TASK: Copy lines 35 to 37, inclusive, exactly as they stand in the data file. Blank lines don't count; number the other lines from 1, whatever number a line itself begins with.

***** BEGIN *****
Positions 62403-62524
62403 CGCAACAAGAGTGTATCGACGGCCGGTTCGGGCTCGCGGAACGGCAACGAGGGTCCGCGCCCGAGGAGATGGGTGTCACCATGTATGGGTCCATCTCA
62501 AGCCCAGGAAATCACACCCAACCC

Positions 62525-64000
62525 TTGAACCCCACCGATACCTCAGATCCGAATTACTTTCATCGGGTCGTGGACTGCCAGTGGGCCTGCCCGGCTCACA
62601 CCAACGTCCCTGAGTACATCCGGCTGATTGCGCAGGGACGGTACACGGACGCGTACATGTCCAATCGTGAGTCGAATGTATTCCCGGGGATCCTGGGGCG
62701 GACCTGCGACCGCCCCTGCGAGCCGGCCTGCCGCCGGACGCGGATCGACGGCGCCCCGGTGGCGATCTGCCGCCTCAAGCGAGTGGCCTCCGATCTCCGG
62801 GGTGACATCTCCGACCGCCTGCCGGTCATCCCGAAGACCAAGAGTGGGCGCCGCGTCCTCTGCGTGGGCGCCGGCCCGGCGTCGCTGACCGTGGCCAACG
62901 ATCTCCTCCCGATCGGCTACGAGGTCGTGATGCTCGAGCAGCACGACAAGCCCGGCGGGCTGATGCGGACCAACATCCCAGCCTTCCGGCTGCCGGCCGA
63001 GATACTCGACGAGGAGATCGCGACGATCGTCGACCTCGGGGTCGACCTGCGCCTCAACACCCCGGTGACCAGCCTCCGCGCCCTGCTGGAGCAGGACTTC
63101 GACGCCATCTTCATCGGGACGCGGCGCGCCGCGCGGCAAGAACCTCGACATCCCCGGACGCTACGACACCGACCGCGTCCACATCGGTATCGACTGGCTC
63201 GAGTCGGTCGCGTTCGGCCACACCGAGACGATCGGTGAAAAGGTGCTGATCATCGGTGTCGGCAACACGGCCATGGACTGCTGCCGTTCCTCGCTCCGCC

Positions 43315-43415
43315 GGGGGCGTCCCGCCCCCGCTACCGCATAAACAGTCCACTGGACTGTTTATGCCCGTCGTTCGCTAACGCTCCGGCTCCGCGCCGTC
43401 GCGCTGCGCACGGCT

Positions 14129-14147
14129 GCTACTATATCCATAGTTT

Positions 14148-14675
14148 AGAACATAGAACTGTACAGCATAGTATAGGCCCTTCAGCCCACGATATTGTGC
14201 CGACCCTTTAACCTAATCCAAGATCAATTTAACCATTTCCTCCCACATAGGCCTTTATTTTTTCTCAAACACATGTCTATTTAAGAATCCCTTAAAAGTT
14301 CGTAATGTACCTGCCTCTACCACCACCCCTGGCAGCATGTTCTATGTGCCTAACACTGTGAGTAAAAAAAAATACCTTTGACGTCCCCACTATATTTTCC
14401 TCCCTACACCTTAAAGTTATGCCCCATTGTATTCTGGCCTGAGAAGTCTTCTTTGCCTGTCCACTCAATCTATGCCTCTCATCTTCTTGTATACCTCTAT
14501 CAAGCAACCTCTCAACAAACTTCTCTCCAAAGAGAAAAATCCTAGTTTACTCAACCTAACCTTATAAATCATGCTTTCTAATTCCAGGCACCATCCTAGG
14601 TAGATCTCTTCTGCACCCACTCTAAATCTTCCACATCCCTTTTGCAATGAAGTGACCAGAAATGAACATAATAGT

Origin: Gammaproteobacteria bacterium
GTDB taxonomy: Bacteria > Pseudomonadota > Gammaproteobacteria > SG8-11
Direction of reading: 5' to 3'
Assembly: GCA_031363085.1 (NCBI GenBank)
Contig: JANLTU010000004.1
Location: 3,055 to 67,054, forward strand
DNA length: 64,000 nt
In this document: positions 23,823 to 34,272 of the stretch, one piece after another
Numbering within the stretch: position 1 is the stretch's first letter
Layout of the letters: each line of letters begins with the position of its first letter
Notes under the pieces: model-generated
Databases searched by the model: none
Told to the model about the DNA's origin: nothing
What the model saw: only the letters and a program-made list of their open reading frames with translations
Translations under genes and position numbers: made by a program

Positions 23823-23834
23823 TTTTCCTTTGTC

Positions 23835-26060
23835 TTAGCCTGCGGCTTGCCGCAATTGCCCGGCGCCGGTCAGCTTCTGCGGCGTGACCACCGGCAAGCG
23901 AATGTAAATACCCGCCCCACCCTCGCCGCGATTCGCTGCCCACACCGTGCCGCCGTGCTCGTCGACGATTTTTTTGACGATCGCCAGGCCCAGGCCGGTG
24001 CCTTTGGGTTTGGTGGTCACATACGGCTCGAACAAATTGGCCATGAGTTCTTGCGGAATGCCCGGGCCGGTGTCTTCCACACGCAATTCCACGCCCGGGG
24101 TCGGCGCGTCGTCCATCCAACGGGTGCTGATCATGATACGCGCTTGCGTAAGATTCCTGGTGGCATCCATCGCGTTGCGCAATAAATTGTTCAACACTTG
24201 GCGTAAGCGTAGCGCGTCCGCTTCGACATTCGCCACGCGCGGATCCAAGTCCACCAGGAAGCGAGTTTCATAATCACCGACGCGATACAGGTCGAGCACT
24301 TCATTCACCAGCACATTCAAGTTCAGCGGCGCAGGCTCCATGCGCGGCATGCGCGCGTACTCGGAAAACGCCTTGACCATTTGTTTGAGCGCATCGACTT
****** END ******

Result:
Notes under the pieces: model-generated
Databases searched by the model: none
Told to the model about the DNA's origin: nothing